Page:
Herbicide-resistant kochia increases rapidly in Manitoba

A randomized-stratified survey of 315 sites in Manitoba found that, overall, 58% of the kochia populations tested were glyphosate-resistant, while 1% were dicamba-resistant. There was a rapid increase in glyphosate-resistant kochia over a five-year time frame, and the survey also confirms the first cases of kochia in Manitoba with dicamba resistance alone and in combination with glyphosate resistance.

Kochia resistant to glyphosate quickly spread in Alberta, and confirmation of dicamba-resistant kochia in Alberta and Saskatchewan is causing concern among Manitoba growers who grow soybean with stacked trait resistance with both of these herbicides

This study was conducted to determine whether the frequency of glyphosate resistance had increased among kochia populations five years after the initial confirmation in Manitoba, and also to determine whether dicamba-resistant kochia was present.

A randomized-stratified survey of 315 sites in Manitoba was conducted in the fall of 2018, five years after the preceding survey. Kochia populations from 300 of the 315 sites contained enough viable seed for resistance testing. Sites were randomly predetermined and visited post-harvest during a 3 week period in early October.

Kochia populations were screened for resistance to glyphosate and dicamba in the greenhouse at the AAFC Lethbridge Research and Development Centre. The populations were categorized as susceptible (0% resistance incidence), or low (1-20%), moderate (21-60%), or high resistance (61-100%).

Rapid increase in glyphosate resistance

The 2018 survey documented the rapid increase of glyphosate resistance in Manitoba. In 2013, only 1% (2/283) of the kochia populations sampled were resistant to glyphosate. The 2018 survey found 58% of the kochia populations (175/300) containing a glyphosate-resistant biotype. Of the 175 glyphosate-resistant populations in 2018, 44% exhibited low resistance, while 38% exhibited moderate resistance, and 18% displayed high resistance.

Populations exhibiting moderate to high resistance are not likely controlled by glyphosate alone.  Low resistance populations often go undetected, but these low resistance populations are being selected for resistance and predict future control problems.

The greatest frequency of glyphosate-resistant kochia was found in glyphosate-resistant soybean (78% of kochia populations were glyphosate-resistant) and corn (70%) crops, followed by other oilseeds (67%), canola (52%), cereals (49%), ruderal areas (29%), and pulse crops (20%). These results indicate that glyphosate-resistant soybean and corn contribute the greatest selection pressure for glyphosate-resistant kochia.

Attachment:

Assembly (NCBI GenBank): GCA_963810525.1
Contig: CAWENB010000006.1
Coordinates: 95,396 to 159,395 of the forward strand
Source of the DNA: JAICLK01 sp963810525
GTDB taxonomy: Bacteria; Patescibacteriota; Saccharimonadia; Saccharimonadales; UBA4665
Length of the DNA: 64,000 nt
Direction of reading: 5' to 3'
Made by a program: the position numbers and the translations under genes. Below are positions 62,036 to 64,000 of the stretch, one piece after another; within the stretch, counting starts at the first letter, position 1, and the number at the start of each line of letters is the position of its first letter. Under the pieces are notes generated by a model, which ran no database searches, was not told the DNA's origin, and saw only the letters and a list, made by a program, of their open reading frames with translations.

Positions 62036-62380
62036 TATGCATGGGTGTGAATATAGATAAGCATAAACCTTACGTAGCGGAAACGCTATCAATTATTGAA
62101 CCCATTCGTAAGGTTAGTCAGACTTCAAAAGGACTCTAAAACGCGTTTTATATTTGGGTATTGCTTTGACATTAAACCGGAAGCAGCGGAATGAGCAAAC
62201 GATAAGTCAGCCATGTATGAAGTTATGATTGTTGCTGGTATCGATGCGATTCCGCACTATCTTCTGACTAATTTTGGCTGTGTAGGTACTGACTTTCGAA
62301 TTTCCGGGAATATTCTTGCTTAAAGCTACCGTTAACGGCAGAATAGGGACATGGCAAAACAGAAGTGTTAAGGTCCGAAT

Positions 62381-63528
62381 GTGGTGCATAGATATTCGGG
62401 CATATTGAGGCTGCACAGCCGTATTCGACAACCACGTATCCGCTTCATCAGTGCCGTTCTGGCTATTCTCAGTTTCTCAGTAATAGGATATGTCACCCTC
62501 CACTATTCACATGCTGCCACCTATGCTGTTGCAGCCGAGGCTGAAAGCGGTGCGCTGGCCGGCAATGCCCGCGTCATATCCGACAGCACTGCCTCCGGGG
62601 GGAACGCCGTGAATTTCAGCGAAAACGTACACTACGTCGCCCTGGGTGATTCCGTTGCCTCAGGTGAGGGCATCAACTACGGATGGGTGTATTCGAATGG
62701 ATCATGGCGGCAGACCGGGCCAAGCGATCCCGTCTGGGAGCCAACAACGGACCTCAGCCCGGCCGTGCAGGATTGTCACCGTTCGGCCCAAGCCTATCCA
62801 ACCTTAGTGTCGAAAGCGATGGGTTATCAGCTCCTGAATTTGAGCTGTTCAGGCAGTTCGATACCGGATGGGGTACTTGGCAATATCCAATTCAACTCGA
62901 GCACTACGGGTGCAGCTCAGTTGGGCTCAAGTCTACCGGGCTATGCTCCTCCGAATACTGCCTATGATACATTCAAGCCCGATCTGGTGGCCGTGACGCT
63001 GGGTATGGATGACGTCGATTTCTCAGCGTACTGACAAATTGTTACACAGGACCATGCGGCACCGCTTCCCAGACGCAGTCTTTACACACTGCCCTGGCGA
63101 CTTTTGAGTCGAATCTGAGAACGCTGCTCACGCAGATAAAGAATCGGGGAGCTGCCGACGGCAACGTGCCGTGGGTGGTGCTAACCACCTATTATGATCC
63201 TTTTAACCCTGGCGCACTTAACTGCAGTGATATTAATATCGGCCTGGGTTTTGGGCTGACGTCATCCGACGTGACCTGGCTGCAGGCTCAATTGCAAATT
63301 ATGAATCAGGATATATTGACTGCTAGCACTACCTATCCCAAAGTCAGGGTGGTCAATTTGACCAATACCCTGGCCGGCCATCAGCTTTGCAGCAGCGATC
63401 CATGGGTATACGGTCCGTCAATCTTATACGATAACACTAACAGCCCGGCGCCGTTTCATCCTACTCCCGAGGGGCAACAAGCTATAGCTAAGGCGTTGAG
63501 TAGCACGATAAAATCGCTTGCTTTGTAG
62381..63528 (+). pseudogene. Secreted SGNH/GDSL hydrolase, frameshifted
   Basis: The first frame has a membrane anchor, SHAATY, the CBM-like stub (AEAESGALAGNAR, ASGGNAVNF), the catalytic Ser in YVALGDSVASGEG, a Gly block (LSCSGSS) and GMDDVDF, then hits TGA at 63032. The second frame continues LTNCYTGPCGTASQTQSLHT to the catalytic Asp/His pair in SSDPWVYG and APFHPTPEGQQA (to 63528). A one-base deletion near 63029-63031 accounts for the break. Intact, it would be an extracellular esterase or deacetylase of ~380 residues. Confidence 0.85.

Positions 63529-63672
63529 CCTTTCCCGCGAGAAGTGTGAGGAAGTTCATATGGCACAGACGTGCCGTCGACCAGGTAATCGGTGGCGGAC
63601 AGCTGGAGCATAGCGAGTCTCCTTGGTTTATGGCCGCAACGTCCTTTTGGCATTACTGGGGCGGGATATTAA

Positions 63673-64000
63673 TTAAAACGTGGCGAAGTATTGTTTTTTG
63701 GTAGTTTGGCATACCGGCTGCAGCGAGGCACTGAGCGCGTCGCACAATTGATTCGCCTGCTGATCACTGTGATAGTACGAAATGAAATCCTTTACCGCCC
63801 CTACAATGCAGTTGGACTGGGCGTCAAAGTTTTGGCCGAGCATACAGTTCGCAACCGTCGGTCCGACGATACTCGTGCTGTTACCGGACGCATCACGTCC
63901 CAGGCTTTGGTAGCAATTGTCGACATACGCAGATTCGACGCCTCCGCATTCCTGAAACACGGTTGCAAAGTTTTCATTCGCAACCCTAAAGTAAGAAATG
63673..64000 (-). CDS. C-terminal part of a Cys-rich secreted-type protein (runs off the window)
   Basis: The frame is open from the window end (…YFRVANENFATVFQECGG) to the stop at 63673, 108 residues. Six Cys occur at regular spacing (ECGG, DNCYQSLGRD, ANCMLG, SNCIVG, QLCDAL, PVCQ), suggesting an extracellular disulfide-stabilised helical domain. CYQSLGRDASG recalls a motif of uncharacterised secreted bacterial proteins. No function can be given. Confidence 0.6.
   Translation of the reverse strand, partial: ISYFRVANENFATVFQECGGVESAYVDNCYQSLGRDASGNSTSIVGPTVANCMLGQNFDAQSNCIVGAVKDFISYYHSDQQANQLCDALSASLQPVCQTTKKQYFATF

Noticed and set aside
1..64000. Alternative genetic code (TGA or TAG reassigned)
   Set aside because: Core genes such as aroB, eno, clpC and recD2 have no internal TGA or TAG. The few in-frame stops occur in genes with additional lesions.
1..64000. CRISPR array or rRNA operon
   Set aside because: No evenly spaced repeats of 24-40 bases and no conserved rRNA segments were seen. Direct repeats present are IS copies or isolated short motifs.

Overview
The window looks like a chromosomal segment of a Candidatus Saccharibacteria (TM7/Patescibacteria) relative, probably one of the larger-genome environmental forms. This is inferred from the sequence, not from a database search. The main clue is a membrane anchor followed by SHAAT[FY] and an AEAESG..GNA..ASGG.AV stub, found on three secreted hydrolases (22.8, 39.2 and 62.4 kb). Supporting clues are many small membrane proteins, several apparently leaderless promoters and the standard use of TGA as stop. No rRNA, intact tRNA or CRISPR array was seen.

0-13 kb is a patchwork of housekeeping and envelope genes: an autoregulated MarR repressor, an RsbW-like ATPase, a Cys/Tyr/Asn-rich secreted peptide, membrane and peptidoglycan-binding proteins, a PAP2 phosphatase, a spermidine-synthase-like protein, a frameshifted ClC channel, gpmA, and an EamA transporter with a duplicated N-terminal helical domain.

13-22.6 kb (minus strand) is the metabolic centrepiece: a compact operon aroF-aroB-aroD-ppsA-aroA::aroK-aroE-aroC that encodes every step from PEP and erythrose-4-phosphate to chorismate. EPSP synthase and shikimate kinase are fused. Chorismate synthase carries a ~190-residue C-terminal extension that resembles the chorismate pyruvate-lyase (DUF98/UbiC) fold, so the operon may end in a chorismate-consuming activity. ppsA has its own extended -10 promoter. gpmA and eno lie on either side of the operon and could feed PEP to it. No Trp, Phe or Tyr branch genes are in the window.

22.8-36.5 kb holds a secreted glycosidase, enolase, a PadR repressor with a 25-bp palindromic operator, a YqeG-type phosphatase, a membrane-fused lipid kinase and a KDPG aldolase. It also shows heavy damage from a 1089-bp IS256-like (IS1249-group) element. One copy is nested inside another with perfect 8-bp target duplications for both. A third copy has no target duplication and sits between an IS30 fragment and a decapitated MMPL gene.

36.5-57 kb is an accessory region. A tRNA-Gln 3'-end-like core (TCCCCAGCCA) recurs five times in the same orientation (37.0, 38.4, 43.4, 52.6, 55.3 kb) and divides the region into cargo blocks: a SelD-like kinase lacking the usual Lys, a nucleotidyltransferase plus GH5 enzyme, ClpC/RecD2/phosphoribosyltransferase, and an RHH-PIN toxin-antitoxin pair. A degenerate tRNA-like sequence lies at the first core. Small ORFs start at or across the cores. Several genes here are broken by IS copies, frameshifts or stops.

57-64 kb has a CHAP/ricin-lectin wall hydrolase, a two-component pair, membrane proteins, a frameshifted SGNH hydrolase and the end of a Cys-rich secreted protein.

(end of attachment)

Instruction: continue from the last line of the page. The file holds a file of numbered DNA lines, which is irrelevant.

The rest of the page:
The rapid increase in frequency of glyphosate resistance in kochia between 2013 and 2018 strongly suggests that dispersal of herbicide-resistant biotypes through seed or pollen spread are the dominant factors in the spread of glyphosate resistant kochia. In-crop selection pressure from glyphosate use was also a contributing factor.

Glyphosate-resistant (GR), dicamba-resistant (DR), and multiple herbicide-resistant (GR+DR) kochia in Manitoba in 2018.

Source: Geddes et al. 2021.

Dicamba-resistant kochia was also confirmed

Dicamba (Group 4) resistance was found in 4 of 300 populations (1%) tested. Two of these dicamba-resistant kochia populations were also glyphosate-resistant. Even though Group 2 ALS inhibitor resistance was not tested, past surveys indicate that all kochia populations in western Canada are ALS inhibitor-resistant. This indicates that triple herbicide-resistant kochia has been present in Manitoba since 2018.

All dicamba-resistant populations exhibited low resistance (3-11% incidence), and were not likely showing loss of herbicidal control in the field. However, these populations were being selected for or developing higher levels of resistance that will become tolerant to dicamba.

The survey shows that agronomists and farmers should be aware of the potential risk for selection of glyphosate- and dicamba-resistant kochia biotypes in stacked trait glyphosate- and dicamba-resistant soybeans. In these production systems, a greater integration of non-chemical weed control tools will be necessary. This should focus on reducing kochia seed production and return to the soil seedbank to take advantage of the short-lived seedbank persistence of kochia. A community-based strategy will be required to mitigate reinfestation and movement of the tumbleweed between fields.

This research was supported by the Alberta Wheat Commission, Manitoba Crop Alliance, Manitoba Pulse and Soybean Growers, Saskatchewan Canola Development Commission, Saskatchewan Pulse Crop Development Board, and Western Grains Research Foundation through Agriculture and Agri-Food Canada project J-001934 .

Dr. Charles M. Geddes, Ms. Mattea M. Pittman, Dr. Robert H. Gulden, Mrs. Tammy Jones, Mrs. Julia Y. Leeson, Dr. Shaun M. Sharpe, Mr. Scott W. Shirriff, and Prof. Hugh Beckie. Rapid increase in glyphosate resistance and confirmation of dicamba-resistant kochia (Bassia scoparia) in Manitoba. Canadian Journal of Plant Science. Just-IN  https://doi.org/10.1139/CJPS-2021-0169

Photo by Jeremy Boychyn

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